HVAC Efficiency Ratings Explained

HVAC Efficiency Ratings Explained

Check out this brief guide explaining what all those HVAC acronyms mean!

Buying a new heating and cooling system can be a daunting task, especially when faced with all those acronyms. SEER, HSPF, COP, and other ratings can puzzle any homeowner looking to get the best product out there. Thankfully, this handy guide can help you know a great HVAC appliance when you see one.


The Seasonal Energy Efficiency Ratio measures how much cooling power comes out of how much electrical power during the cooling season. The more cool air you can get from a specific unit of energy (measured in BTU, or British Thermal Units,) the more efficient the machine is. A decent rating for a Maryland home is 14 SEER.


An Energy Efficiency Ratio is similar to a SEER rating, except that it specifies efficiency at the machine’s highest capacity. It marks how well the air conditioner performs under the hottest and most humid conditions. This rating may not match up to its SEER rating, so it is best to look at both.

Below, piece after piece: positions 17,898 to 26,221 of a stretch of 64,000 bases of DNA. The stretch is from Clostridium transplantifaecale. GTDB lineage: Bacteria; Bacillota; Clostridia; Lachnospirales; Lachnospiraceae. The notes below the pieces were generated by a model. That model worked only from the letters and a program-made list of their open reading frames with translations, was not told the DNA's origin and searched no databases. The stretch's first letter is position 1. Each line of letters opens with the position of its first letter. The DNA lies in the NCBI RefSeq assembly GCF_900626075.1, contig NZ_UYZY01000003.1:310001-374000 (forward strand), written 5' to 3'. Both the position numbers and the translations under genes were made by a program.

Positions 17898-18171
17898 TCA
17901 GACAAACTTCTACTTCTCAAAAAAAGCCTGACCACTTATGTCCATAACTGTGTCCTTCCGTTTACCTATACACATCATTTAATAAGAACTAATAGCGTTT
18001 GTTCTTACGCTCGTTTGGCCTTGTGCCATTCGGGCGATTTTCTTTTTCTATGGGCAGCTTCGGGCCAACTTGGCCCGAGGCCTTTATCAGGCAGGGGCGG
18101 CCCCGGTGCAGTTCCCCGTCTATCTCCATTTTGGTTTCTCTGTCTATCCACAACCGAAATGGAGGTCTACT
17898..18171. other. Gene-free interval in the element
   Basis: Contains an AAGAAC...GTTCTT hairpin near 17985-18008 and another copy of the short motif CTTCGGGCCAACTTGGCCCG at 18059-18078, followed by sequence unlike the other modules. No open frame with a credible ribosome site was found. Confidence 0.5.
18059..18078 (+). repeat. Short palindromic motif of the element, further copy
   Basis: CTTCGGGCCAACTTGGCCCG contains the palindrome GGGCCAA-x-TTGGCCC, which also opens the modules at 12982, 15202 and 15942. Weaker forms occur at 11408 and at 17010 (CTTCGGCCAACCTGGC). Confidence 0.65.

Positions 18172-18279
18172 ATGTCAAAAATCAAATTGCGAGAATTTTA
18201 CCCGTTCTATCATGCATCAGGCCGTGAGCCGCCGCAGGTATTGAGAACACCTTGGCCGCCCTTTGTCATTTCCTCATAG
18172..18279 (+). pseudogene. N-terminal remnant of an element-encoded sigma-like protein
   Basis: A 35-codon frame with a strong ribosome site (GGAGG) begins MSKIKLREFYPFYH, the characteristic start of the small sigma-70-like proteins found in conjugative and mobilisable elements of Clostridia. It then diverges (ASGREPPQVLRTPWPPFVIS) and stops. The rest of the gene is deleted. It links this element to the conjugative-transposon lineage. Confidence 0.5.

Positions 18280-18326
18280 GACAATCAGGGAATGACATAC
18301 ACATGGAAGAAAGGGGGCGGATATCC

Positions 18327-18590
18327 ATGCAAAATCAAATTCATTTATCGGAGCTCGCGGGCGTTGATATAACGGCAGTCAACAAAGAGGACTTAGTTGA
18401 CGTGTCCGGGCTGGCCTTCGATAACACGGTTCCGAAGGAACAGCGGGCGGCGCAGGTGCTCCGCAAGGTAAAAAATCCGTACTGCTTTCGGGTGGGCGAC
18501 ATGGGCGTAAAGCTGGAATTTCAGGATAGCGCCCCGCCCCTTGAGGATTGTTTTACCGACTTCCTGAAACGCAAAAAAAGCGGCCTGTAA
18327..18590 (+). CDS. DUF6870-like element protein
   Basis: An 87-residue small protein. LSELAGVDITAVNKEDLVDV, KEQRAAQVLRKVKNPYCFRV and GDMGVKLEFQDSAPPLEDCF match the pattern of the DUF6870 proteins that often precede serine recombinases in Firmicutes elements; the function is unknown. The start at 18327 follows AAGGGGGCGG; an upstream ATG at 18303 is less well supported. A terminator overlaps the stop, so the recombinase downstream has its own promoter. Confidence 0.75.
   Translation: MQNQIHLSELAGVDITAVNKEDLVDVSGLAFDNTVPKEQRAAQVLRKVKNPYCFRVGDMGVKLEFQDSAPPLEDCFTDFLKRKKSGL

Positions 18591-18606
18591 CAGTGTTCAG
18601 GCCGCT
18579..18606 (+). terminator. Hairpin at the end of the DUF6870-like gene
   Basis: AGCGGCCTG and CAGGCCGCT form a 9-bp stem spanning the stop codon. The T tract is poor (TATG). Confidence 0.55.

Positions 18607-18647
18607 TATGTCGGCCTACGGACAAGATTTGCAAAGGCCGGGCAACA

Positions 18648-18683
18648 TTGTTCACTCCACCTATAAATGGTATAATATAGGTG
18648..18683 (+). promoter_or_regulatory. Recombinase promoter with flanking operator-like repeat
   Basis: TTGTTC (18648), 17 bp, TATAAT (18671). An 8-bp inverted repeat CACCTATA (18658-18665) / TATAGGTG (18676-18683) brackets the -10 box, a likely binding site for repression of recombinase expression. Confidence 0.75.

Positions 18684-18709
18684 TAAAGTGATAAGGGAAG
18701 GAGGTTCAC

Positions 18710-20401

The AFUE (Average Fuel Utilization Efficiency) measures the efficiency of oil and gas furnaces in percentages. It shows how much heating goes into the house versus how much gets lost out of the flue. For example, if 90% of your fuel gets used, you have a good deal.


If you are looking for a new heat pump, you will know how well it performs by its HSPF (Heating Seasonal Performance Factor.) In particular, this rating measures its heating efficiency. Decent ratings fall between 7.7 to 13.


The Coefficient of Performance is the thermal power divided by the electrical power of geothermal heat pumps, other heat pumps, and air conditioners. It shows how well an appliance transfers heat at any point in time on a scale of around 1 to 4.

Energy Star

An Energy Star rating is what the Environmental Protection Agency recommends for any given HVAC unit. The appliances have to comply with certain requirements for it to have an Energy Star. As a result, a heat pump needs to have an HSPF of 8.2, and an air conditioner must be SEER 14 to qualify.


If you are concerned about high electricity bills in the winter, consider investing in geothermal heat pumps to help alleviate some of those costs. With many experienced technicians available, Ground Loop Heating & Air Conditioning, Inc. can solve all your air conditioning system problems. If you are interested in creating the most comfortable environment for your family to enjoy, contact Ground Loop Heating & Air Conditioning, Inc.today.

You can reach us at 410-836-1706, or visit our website for more information! If you are interested in more information about geothermal heating and cooling systems, check us out on Twitter, YouTube, Facebook, and LinkedIn.

This entry was posted on Wednesday, June 17th, 2020 at 9:59 am. Both comments and pings are currently closed.

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